The girl power angle is something that is given a certain amount of mileage in these films, but the aspect that might turn off some modern film-goers would be the exploitation aspects that originally packed the theaters. For diehards and film geeks, especially those who understand the context or at least try to keep up with the culture, it’s easy to look past the over-abundance of sexuality. Modern viewers might be thrown off by the sexual domination and the obviously exploitative moments that were only meant to draw in the male audience. You have to give films like this credit however, despite their confines of having to deliver the sex and violence expected of them they still managed to pack in their message and empowered women within a world where men were expected to be those in total control. It’s a strange mix where you have these very pro-women films that will inevitably have a sequence at some point where one of the girls will be stripped topless, find herself in ropes or chains and have her breasts either lashed, burned or beaten. The breast is treated as a truly sacred body part in these films, their importance is best displayed in the sequence where our girls induct a member and give her their matching tattoo: which unlike the yakuza, who have giant murals on the back, is instead placed over the left breast. It’s a predictable ploy in these films that if anything is to happen to any body part on these girls, the breast will receive the punishment.
Yet, for all of the sleaze a film like Girl Boss guerilla seems to ring out more for me as a celebration of beauty more than anything else. The sex isn’t what I would personally consider explicit and it seems as if the majority of focus on these girls is placed mainly on their use of sexuality in their characters. Their sexuality for the most part is used to intimidate the male characters that surround them. These girls are the antithesis of what Japanese society considered to be ‘good’ girls and they display that with vigor. The use of wardrobe is another expression of this attitude, but ultimately all who live within the ‘underworld’ of Kyoto dress so incredibly fashionable. Girl Boss guerilla delivers all of the giant sunshades and bright colors you could ever expect from a Japanese film of the era, and the style of it all is simply amazing. Miki Sugimoto and Reiko Ike have never looked more beautiful than in this film, with Sugimoto wearing a tight-fitting green shirt which she is all too ready to pull up to display her petite and well tuned mid-section. I don’t find myself drooling over actresses often, but Sugimoto could ask me to commit murder and I’d probably consider it.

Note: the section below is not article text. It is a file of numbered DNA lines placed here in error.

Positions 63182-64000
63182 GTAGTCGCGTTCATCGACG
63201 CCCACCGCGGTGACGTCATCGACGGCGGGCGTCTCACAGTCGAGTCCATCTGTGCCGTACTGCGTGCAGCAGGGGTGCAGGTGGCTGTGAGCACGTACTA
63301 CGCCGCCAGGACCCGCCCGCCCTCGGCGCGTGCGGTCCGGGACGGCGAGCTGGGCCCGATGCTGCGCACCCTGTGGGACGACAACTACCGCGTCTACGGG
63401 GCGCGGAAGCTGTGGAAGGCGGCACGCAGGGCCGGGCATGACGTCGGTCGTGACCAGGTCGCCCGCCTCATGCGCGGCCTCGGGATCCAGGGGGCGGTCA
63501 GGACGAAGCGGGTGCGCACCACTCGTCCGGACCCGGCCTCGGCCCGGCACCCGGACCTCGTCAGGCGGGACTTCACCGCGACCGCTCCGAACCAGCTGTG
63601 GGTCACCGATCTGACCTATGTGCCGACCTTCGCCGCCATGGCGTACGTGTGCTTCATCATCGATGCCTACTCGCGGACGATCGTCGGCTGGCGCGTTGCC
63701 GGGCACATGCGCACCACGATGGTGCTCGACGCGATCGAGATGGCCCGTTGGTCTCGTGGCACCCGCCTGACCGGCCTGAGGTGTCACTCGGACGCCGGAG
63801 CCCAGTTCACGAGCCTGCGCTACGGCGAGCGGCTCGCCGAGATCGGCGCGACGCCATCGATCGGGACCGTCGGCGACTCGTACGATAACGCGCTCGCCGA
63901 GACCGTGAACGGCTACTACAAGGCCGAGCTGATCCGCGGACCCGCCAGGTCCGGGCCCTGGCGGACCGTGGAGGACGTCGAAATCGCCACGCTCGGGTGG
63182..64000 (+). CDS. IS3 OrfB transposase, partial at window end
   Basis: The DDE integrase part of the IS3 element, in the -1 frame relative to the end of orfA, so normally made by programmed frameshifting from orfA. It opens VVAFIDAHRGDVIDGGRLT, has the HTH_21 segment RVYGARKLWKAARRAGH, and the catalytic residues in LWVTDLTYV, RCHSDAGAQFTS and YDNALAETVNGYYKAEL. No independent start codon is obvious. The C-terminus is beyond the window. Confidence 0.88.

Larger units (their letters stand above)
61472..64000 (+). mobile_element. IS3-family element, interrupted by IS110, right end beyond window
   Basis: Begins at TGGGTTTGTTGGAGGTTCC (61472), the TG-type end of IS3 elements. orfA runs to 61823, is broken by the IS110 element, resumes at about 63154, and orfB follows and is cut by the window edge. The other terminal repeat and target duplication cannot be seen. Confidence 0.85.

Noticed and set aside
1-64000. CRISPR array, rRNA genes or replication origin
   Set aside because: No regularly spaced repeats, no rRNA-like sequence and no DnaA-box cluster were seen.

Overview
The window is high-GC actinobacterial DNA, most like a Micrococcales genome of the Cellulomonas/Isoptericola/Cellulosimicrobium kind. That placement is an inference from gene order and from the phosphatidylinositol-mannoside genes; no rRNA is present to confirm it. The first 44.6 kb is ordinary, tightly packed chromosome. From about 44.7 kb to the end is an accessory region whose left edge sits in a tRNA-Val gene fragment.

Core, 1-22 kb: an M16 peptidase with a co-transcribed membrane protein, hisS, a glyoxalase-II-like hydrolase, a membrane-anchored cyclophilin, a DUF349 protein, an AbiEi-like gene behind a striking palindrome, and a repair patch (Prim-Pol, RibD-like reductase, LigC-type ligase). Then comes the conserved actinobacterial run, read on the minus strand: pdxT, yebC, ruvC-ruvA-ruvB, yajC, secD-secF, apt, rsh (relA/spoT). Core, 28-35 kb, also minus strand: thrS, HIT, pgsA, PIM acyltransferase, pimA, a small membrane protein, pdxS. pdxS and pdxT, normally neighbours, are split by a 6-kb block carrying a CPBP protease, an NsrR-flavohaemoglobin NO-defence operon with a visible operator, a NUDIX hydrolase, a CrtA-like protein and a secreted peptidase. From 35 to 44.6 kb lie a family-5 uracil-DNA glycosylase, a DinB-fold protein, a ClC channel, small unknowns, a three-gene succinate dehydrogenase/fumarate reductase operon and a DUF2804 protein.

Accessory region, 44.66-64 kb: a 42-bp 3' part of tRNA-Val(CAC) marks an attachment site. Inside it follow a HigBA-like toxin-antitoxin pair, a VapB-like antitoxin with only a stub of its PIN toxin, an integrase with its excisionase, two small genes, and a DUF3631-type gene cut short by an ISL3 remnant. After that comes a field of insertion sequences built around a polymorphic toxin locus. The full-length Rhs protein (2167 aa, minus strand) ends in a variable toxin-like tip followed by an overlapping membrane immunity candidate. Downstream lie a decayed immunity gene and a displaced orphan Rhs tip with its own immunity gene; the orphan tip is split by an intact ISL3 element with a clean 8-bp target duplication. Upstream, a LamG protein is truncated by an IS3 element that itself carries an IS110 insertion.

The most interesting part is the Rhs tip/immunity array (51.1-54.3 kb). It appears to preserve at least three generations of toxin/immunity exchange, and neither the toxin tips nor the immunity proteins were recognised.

The film originally opened as the B-Picture on a double feature with Kinju Fukasaku’s original Battles Without Honor & Humanity.
Although not the first pairing of Miki Sugimoto and Reiko Ike (their first film was 1971’s Onsen Mimizu geisha (1971)), it is the most widely available of their first films together.
Miki Sugimoto and Reiko Ike shared screen time together on nine separate films (Onsen Mimizu geisha (1971), Girl Boss Blues: Queen Bee’s Counterattack (1971), Terrifying Girls’ High School: Women’s Violent Classroom (1972), Lustful Shogun and His Twentyone Mistresses (1972), Girl Boss guerilla (1972), Girl Boss Blues: Queen Bee’s Challenge (1972), Sukeban (1973), Terrifying Girls’ High School: Lynch Law Classroom (1973) and Criminal Woman: Killing Melody (1973)), eight of which were directed by Norifumi Suzuki. Criminal Woman: Killing Melody, their last appearance together, was directed by Atsushi Mihori.
Although immediately after watching the film, I had mixed feelings about it, I find myself liking it more and more. Some of the things that draw me to it aren’t so direct and it takes some time to think about it. It isn’t an overly complex film and I don’t want people to drag that from my review, but it does put on a snarling face to authority figures and I enjoy that aspect of it. The previously mentioned stylish look of the film, from wardrobes to set decoration and beyond, is another really great aspect of it. All in all, I won’t say it’s my favorite Pinky Violence film that I have seen but it is a good deal of fun and absolutely worth searching out. I must warn, you may just fall in love with these girls.